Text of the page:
Cath lab illustration

Investment in technology will enhance cardiac care

A $1.6 million rebuild of the Cardiac Investigations Unit at The Friendlies Hospital in Bundaberg will deliver state-of-the-art services to residents of the Wide Bay region.

The 11-year-old “cath lab” will be redeveloped at the end of this year to install the latest medical technology.

The unit is a specialised procedure environment where cardiologists perform minimally invasive tests and procedures to diagnose and treat cardiovascular disease.

There’s an agreement with Queensland Health to treat public patients at the facility, which is the only one of its kind in the Wide Bay region.

Dr Andre Conradie from Advara Heart Care said the new cutting-edge equipment would enhance patient care and help to save lives.

“This is a significant investment which will improve and expand the service,” he said.

“It’s pleasing too that Dr Daljeet Gill has joined the team at The Friendlies as an interventional cardiologist.”

Philips Healthcare was selected to provide the high-tech equipment after consultation with clinicians and staff.

Nurse Unit Manager Peri Operative Services, Maria Sam, said the new technology would future proof the hospital’s cardiac care.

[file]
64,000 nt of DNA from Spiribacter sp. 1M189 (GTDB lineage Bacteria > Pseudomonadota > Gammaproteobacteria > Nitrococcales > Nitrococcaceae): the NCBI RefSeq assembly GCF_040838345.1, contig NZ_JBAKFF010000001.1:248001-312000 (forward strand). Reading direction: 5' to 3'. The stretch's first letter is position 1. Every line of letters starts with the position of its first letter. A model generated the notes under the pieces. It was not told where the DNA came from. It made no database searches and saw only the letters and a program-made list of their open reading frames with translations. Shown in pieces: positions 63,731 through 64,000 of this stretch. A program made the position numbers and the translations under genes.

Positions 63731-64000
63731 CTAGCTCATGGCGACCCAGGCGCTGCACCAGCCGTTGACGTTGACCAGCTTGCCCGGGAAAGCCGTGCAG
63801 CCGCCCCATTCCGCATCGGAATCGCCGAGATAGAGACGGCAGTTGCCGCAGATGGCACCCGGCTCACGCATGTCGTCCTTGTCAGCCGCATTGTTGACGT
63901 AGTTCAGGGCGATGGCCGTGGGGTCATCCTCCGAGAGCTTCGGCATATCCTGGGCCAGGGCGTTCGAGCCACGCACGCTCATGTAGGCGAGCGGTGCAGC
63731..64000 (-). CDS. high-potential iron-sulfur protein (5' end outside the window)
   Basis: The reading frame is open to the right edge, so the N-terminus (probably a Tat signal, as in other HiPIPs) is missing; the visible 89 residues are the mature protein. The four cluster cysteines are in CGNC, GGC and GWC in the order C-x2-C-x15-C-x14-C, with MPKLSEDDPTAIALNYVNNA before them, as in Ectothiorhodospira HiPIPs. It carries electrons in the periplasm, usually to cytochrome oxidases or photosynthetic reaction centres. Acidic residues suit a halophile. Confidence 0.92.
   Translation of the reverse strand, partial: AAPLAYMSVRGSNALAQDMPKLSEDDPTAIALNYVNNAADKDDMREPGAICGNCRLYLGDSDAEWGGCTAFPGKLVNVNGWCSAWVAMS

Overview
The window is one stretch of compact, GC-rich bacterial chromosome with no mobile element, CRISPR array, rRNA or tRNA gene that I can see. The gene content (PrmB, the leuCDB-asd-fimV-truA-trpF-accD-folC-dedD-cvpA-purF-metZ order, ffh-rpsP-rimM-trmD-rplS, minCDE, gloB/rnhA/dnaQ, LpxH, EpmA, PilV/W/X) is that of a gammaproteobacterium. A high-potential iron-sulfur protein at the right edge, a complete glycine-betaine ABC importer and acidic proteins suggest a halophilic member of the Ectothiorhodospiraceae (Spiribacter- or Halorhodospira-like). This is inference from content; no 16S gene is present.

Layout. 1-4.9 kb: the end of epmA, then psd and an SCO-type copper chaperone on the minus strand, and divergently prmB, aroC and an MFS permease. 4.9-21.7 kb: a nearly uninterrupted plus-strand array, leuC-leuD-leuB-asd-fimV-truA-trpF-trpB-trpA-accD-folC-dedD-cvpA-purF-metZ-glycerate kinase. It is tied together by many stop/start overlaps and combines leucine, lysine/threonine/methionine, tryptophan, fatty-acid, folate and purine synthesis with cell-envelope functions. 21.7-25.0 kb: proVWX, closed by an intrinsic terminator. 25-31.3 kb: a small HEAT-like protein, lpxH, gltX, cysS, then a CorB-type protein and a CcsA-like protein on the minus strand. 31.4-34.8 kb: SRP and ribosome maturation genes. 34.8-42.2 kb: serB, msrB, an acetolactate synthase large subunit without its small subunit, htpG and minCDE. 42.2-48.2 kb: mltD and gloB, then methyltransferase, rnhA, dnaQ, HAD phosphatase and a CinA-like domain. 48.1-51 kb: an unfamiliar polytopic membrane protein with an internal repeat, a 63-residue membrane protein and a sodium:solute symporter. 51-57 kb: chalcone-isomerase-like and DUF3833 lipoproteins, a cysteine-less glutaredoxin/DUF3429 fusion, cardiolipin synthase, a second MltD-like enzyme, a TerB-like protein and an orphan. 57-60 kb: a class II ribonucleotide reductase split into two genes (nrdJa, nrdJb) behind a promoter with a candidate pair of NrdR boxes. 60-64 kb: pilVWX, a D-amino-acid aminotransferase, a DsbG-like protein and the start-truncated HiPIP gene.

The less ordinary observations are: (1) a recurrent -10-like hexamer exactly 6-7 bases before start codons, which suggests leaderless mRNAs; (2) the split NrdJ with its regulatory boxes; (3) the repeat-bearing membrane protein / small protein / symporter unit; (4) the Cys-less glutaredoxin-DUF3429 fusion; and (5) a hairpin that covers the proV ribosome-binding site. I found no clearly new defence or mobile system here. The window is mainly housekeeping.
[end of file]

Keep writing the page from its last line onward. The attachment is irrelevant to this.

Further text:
“It’s part of our ongoing endeavour to provide the best-possible service for the people of the Wide Bay region,” she said.

The new Philips Azurion5 system will support and simplify a wide range of cardiac and vascular interventions, reduce radiation and optimise image quality.

Philips says the technology improves patient care and gives doctors more time to focus on their patients.

It will help clinicians and healthcare professionals at The Friendlies to continue providing a premium cardiac service to patients from diagnosis to treatment and discharge.

The Friendlies Board Chair, Barry Dangerfield, said the life-saving service had proven its need and value over the past 11 years and would continue to do so.

“Instead of Wide Bay cardiac patients being air-lifted to the Sunshine Coast or Brisbane, they are treated closer to home,” he said.

“Urgent intervention is quite often the difference between life and death.

“The Friendlies are committed to providing this essential service for the long term.”

Dr Conradie said the technology would help to recruit and retain staff.

“It’s very exciting and will absolutely help to attract skilled clinicians and staff,” he said.

The cath lab will close temporarily for a couple of weeks over the summer holidays while the equipment is being installed and details will be advised later this year.

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